Most cases are either carbon fiber, wood or foam covered with canvas stretched over them. All these materials are fairly strong, but wood and carbon fiber are stronger.
You’ll also want to think about keeping it dry in a rainstorm and warm when it’s cold outside. Some cases include a bag for your violin or have an additional cover to put over it.
The last thing for protection is the clasps or zippers to hold it shut. You’ll want to make sure any zippers run smoothly and that any clasps are secure and will stay that way for years.
You don’t want air or moisture to get into the case, particularly if you’re biking or walking a lot. If you’re riding in a car mostly, you won’t need to worry about that as much.
You can get a decent case for close to $50 and pay as much as $1000. Most of the best violin cases are between $100 and $400.
Some brands are more expensive, but they’re very good brands for players with professional instruments. The more your violin is worth, the more an expensive case is worth it.
10 Best Violin Cases
It’s hard to narrow down to the 10 best violin cases, but I thought it would be helpful for you to have a list. Keep in mind, there are plenty of top violin cases not on my list because there are just so many.
I think this list will help you see the different options and narrow down what you’re looking for in a violin case. Though there are many more great violin cases that aren’t on my list, this list contains some of my favorites and some of the best I’ve seen lately.
- Size: Length 32.5″ x width (widest) 10″ x height 5.5″
- Weight: 2.5 pounds
- What’s included: Two bow holders, removable backpack/shoulder straps, music pocket, blanket, accessory pocket
- Material & finish: Black nylon cover over a lightweight foam interior, zipper closure
- Best for: Good budget option, musicians who are on the go and need a backpack case
The Toshira Shaped Case is one of the lightest options on this list, and it’s also the cheapest violin case on my list. I own this case for one of my instruments, and I think it’s a great budget option.
Why I Recommend It
I use this case for one of my instruments. It’s wonderful to travel with because it’s so lightweight.
It’s also attractive and stylish with a basic minimalist look. If you’re looking for a good-quality budget option, you can’t go wrong here.
2. Core Fiberglass Suspension
- Size: It doesn’t say, but it will fit a full-size violin
- Weight: 5.5 pounds
- What’s included: Blanket, two bow spinners, shoulder straps or backpack straps, accessory pocket
- Material & finish: Fiberglass shell, padded interior, various colors
- Best for: Younger players who don’t have too much to carry around, people who need a smaller case to travel with, people who want something creative and stylish at a good price point
The Core Fiberglass Suspension is the shaped version of the popular Core brand violin case. It comes in a variety of exciting colors, and it’s one of the more budget options for those that want a fiberglass case.
As always, with a shaped case you have to worry if it will fit your shoulder rest. They do make shoulder rests with foldable feet for this reason.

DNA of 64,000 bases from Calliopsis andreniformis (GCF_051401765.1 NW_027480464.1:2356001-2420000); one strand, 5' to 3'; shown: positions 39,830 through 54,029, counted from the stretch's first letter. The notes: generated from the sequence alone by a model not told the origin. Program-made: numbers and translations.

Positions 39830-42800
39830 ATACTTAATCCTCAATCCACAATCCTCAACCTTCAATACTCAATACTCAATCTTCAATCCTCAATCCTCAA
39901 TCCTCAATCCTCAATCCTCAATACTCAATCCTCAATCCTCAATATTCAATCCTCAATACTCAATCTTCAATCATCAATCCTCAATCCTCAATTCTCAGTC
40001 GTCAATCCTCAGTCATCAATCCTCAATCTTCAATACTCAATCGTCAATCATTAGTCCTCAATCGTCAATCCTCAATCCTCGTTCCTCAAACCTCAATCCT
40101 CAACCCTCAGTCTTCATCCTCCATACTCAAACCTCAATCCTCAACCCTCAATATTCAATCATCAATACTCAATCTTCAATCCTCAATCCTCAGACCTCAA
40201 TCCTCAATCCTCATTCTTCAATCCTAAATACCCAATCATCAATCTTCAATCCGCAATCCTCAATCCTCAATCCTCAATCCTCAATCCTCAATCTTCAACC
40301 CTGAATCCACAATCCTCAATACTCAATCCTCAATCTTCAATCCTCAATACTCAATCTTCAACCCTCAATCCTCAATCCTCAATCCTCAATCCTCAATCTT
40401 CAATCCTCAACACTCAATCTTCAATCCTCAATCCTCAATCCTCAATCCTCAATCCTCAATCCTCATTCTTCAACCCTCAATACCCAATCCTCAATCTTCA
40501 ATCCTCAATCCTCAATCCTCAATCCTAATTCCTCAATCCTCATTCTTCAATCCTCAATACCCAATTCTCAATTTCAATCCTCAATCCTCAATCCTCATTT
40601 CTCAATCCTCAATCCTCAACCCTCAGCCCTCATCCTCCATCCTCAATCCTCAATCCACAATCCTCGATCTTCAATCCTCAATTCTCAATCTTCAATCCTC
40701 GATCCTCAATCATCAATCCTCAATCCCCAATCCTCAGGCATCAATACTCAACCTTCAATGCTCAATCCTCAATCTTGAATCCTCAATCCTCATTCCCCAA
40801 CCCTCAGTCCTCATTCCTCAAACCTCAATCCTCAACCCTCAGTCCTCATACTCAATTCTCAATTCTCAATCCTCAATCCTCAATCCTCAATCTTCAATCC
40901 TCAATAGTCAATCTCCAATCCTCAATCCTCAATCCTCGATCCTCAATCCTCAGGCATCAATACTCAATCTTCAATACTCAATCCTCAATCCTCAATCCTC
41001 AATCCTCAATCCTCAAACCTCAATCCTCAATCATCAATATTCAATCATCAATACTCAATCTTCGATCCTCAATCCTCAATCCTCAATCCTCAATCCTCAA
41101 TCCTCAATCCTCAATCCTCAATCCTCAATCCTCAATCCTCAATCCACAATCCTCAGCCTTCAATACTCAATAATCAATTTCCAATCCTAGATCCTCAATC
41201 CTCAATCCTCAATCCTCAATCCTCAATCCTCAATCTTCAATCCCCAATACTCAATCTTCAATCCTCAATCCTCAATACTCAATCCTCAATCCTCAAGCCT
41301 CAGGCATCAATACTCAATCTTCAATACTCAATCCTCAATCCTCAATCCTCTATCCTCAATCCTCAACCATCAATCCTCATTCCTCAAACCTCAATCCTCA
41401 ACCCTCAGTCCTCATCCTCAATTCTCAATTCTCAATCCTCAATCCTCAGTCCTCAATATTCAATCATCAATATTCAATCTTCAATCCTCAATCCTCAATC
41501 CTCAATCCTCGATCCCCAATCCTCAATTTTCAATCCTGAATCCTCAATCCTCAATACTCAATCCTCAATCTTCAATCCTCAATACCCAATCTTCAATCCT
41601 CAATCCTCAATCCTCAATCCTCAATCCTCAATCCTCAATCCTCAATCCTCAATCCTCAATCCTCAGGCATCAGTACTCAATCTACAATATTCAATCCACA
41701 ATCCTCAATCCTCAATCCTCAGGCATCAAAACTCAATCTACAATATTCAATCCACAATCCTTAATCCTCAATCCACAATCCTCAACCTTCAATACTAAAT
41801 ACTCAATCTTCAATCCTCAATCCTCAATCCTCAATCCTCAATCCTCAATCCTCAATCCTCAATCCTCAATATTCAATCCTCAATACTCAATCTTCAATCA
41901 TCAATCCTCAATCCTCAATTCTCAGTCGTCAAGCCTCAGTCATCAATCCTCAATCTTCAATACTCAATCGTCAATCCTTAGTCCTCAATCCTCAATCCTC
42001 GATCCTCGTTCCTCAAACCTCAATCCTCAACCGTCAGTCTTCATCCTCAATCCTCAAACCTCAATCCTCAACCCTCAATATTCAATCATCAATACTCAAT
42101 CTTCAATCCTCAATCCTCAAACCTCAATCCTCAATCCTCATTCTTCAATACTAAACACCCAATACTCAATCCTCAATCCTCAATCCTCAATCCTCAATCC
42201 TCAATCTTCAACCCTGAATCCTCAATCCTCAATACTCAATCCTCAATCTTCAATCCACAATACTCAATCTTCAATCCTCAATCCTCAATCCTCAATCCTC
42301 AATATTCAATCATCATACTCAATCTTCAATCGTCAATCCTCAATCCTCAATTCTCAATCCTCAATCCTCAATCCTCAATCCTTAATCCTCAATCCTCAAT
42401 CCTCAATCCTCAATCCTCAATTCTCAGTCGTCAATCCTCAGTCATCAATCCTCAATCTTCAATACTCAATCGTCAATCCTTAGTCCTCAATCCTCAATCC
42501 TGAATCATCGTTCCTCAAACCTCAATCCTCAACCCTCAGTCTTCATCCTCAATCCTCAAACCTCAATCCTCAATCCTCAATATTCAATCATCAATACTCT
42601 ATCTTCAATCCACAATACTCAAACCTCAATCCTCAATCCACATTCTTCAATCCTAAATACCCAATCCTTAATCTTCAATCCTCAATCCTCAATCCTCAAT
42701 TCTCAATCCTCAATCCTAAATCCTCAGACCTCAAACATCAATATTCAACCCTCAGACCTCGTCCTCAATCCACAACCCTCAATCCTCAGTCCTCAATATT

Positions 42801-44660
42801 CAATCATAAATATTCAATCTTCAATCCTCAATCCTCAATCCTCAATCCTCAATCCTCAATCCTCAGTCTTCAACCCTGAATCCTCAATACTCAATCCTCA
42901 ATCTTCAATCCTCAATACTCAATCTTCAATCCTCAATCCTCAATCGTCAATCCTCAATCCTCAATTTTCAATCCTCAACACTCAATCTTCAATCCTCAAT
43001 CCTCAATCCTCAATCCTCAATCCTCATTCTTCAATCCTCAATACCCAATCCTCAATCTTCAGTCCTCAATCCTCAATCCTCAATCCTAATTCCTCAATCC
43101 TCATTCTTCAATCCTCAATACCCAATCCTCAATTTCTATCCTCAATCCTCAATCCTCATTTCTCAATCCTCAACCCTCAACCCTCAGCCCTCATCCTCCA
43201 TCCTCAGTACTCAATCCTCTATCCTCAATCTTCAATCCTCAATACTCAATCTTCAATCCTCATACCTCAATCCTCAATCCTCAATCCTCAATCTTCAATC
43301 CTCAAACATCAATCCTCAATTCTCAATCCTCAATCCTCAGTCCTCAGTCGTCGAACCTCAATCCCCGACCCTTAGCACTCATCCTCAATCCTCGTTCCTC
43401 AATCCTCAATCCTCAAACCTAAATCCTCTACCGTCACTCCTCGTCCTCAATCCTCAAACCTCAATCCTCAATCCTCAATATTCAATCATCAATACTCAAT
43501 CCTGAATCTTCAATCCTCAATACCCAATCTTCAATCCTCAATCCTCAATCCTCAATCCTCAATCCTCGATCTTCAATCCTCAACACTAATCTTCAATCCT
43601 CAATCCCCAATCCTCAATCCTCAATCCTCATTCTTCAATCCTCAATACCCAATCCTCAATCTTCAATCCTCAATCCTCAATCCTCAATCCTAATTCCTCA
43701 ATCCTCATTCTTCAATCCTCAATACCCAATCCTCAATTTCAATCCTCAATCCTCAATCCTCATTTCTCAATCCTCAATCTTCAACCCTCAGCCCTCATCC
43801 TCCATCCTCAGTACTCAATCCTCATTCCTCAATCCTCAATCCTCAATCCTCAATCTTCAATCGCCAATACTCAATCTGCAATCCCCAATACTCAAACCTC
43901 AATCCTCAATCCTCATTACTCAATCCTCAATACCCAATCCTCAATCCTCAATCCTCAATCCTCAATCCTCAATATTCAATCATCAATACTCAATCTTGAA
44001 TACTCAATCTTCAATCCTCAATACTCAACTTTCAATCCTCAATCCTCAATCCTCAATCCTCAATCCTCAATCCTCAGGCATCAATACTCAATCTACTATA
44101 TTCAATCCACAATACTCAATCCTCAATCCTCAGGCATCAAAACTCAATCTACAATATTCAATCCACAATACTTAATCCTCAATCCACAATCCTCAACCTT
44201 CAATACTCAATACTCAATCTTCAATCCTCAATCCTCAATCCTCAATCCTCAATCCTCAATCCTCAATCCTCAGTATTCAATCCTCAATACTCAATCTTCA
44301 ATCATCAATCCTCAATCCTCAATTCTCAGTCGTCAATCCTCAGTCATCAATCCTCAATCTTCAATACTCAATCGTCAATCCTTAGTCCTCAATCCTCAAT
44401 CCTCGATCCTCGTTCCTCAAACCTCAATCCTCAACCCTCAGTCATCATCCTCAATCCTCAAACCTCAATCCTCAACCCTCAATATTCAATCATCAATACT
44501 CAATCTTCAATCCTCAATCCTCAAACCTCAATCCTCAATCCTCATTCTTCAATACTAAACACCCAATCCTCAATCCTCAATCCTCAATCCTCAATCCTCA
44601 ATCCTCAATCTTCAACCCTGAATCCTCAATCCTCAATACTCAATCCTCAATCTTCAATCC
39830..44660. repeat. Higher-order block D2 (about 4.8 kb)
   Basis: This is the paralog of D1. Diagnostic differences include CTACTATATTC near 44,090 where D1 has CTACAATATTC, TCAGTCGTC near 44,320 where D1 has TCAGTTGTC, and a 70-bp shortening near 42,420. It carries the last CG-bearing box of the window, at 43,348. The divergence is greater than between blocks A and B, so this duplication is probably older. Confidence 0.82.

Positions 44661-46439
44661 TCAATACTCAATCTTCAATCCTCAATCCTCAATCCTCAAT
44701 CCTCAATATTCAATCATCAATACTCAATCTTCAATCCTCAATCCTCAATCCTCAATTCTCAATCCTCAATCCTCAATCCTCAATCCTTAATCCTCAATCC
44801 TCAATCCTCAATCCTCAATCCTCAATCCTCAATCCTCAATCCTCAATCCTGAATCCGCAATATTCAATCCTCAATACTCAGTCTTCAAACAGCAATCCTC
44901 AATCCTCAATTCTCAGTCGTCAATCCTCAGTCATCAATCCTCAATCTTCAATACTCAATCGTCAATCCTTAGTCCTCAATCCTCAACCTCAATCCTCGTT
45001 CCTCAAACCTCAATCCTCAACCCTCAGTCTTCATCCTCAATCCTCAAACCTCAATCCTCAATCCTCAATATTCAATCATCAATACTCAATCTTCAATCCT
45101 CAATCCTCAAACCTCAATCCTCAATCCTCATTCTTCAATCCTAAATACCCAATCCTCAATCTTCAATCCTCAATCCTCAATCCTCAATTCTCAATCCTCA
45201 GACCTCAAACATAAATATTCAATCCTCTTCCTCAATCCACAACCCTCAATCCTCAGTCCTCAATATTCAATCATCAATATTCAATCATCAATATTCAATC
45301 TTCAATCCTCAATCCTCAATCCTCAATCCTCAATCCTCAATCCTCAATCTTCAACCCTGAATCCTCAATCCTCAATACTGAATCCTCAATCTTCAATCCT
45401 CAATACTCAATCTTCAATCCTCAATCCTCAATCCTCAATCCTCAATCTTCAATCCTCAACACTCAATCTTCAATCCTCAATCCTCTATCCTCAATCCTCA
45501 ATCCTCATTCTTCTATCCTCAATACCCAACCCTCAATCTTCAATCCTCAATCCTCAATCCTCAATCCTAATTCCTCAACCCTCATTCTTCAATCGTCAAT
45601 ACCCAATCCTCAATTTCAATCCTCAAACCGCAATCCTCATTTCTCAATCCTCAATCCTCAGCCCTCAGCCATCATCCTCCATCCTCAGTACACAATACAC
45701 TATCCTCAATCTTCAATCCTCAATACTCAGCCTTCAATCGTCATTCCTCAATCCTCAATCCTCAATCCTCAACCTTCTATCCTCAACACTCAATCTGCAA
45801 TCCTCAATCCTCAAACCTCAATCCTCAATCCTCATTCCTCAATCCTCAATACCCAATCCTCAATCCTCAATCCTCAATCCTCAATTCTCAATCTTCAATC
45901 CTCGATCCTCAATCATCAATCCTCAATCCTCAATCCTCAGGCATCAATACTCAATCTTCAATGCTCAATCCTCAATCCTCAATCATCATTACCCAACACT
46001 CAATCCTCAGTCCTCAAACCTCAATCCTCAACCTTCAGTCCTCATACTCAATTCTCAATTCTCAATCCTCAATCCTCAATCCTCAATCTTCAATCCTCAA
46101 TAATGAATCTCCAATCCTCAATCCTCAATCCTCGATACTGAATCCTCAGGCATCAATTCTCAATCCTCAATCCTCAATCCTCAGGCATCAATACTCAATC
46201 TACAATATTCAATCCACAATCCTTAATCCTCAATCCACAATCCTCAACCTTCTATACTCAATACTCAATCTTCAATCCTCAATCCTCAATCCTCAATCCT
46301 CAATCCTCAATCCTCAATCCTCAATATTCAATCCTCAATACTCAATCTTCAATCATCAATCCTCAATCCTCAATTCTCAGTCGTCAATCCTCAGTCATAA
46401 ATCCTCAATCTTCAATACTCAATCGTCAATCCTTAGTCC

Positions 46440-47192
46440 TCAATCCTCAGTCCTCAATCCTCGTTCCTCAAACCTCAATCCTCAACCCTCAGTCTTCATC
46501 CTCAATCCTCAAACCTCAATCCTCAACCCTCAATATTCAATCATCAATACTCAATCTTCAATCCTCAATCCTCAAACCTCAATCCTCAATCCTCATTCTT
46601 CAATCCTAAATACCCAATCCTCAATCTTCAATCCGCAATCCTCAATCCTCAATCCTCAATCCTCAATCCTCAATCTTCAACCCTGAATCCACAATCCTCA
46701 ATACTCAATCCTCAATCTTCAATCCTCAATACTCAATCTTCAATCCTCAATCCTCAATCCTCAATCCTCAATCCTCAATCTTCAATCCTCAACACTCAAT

Why I Recommend It
This violin case is a top seller and for good reason. It’s got a wide variety of color options and is a good option for those who want a bright colored case but don’t want to buy a more expensive case.
- Size: 40 x 16 x 9 inches
- Weight: 5.3 pounds
- What’s included: Two bow holders, removable accessory bag, music pocket, shoulder strap/backpack strap
- Material & finish: Blue Cordova cover, plush black interior, high-density foam construction in between
- Best for: Good for those wanting more serious protection for their violin
The Bam France Classic is a lower price point for a Bam case. Bam is well known as a top violin case brand, and this case would be a great purchase if you like the look of it.
I think this looks really cool, and I might buy it for my next case! I do love different colors, though.
Why I Recommend It
I love this case. It looks smart, and it will protect your violin from the elements. It’s a good traveling case for walking, biking, taking the train, or flying.
4. Bobelock Shaped Suspension
- Size: 5″ thick, 31″ long, 9.5″ wide
- Weight: 6 pounds
- What’s included: Large accessory pocket, two bow spinners, blanket, padded travel bag, backpack and shoulder straps
- Material & finish: Fiberglass shell, canvas cover, velour interior
- Best for: Traveling musicians, and the padded cover is good for really cold weather
Similar to the Core Fiberglass above, this is another great entry point into the world of fiberglass violin cases with bright colors. The Bobelock brand is well-known for affordable quality.
The Bobelock Shaped Suspension isn’t the most lightweight, but for the price it really can’t be beat. It also has some of the most unique color options.
Why I Recommend It
This is the best quality yet budget case for those wanting a color fiberglass option. You can’t beat the color choices. And, it’s a great brand, with a long history of customer satisfaction.
- Size: 33.25 x 13.45 x 7.9 inches
- Weight: 5.6 pounds
- What’s included: Removable accessory compartment, four bow holders, straps, blanket. Removable music pocket sold separately
- Material & finish: Fiberglass shell, special red and black stitched interior
- Best for: Those wanting a little more room in a case that’s still lightweight
The Tonereli is a brand that you see more of lately. The Tonareli Violin Oblong Fiberglass Case has great reviews and looks really nice.
The interior is unique, and the white exterior is really striking. I don’t love that some things are sold separately, but that helps keep the price down for those that don’t need a music pocket or extra bag.